Large parts of the world have weather conditions, diversions, or airports with spotty or unreliable ground systems by the way, in those areas the need for a human pilot will be several times higher than once every hundred flights. There's ample examples of plane crashes that were caused by automated systems, rather than pilot error (I don't remember the exact location and date, but I know that e.g. not very long ago a plane crashed because the ILS beacon at the airport was malfunctioning). In other cases the level of automation enabled lousy pilots with bad training to fly the airplane (case in point: the Air Asiana crash at SFO), which IMO is not 'pilot error' because these people should not have been flying the plane in the first place.
All this makes me think the solution to improve airliner safety even further is not more automation, but better pilot training.
As for autonomous driving, besides AI assisted highway cruising, I don't believe in the concept at all, and my bet is that in 25 years we've realized that we've been wasting most of the time trying to build fully autonomous vehicles. Limiting the possibilities of driver error seems like a much better investment (e.g. automatic cruise control, automatic emergency braking, etc).
There's a lot to be said for that. The pilots didn't know their altitude and airspeed either. They thought they were overspeeding when they were stalling.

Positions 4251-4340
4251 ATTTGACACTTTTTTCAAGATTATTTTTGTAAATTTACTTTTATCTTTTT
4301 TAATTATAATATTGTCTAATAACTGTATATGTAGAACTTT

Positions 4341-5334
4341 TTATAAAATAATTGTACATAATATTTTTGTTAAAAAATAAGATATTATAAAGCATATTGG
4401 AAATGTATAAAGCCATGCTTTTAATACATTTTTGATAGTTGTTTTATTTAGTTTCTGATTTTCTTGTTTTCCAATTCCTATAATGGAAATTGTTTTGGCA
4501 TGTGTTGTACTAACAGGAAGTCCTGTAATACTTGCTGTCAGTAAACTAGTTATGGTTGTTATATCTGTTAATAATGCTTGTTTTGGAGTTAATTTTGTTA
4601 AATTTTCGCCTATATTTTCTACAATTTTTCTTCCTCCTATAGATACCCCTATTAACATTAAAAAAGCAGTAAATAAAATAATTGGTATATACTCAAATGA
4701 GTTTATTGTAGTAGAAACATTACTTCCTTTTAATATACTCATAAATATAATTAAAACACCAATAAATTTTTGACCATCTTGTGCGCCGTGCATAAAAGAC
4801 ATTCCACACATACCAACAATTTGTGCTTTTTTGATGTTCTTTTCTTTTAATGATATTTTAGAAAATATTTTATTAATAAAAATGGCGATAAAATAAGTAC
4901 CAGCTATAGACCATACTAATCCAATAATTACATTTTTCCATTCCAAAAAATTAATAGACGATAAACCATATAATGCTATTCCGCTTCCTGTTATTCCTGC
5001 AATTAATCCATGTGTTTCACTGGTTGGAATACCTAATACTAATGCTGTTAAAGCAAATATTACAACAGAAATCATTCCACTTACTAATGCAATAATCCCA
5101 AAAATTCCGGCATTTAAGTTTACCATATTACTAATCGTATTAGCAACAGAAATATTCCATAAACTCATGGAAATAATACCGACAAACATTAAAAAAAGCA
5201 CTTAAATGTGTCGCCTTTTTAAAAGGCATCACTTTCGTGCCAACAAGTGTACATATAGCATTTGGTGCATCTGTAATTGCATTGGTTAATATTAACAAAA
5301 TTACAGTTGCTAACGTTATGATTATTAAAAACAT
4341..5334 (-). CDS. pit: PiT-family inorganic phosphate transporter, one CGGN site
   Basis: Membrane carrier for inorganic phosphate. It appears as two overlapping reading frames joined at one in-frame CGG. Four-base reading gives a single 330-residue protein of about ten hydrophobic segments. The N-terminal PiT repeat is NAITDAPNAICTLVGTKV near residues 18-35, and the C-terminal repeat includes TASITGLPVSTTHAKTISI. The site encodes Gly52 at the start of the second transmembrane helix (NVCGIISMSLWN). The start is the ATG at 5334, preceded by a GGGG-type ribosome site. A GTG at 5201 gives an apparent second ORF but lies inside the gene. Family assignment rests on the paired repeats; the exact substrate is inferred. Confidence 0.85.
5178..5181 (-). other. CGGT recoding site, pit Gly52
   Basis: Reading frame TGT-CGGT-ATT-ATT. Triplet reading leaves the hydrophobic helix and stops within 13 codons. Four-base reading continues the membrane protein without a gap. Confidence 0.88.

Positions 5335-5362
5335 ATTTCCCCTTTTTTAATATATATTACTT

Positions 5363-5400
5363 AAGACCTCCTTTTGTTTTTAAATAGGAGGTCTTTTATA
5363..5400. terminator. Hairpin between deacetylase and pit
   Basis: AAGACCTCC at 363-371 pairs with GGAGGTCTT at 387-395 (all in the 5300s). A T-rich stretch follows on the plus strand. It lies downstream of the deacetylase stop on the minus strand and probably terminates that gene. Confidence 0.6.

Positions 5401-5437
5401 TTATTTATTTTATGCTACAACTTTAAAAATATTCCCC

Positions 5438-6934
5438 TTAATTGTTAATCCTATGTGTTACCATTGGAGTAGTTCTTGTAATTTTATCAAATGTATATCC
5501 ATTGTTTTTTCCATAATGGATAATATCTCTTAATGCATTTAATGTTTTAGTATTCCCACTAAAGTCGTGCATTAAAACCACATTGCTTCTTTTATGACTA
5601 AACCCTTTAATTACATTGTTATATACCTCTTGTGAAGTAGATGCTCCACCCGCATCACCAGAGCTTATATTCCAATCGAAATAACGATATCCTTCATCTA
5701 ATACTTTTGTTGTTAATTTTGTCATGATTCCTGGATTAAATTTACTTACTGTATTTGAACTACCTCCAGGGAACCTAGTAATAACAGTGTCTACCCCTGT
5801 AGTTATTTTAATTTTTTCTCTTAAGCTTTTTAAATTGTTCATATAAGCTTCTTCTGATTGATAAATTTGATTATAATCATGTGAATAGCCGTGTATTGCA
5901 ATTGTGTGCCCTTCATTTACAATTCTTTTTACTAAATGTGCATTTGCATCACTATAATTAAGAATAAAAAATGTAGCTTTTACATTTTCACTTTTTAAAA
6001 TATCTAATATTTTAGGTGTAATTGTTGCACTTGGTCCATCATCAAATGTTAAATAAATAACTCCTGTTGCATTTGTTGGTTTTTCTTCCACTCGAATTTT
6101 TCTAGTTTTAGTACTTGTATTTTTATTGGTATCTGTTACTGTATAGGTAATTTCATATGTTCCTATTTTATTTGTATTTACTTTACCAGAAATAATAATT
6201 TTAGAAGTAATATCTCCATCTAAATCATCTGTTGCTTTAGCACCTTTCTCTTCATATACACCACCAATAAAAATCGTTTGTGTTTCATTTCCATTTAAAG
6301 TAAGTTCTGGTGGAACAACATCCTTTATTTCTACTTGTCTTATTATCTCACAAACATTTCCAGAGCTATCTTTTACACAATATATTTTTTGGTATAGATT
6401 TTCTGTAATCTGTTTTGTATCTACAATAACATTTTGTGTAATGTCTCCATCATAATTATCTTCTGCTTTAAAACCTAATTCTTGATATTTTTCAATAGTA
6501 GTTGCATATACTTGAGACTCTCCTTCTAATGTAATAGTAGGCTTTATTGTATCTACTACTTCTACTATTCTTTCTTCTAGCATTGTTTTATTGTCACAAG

Some military aircraft, mostly the stealth ones with terrible aerodynamic stability, need that sensor data to stay in the air at all. If they lose the sensor data or the stability control system, the only option is to eject. So they tend to go in for more sensor redundancy. There's certainly no reason that large transport aircraft can't have more sources of basic attitude/altitude/airspeed info.
They needed to descend to gain airspeed and lift. But they were pulling up and literally falling out of the sky without realizing it.
That's what you're doing here. Saying "the copilots crashed it" teaches us nothing; we need to know why they crashed it, what cues they misunderstood and what skills they lacked, so we can keep it from happening again.
I think the design language will evolve slowly with the users at a speed roughly related to the adoption curve.
It may tell users everything that the car is deciding to do now, and as confidence in the system increases with adoption, it will do less and less.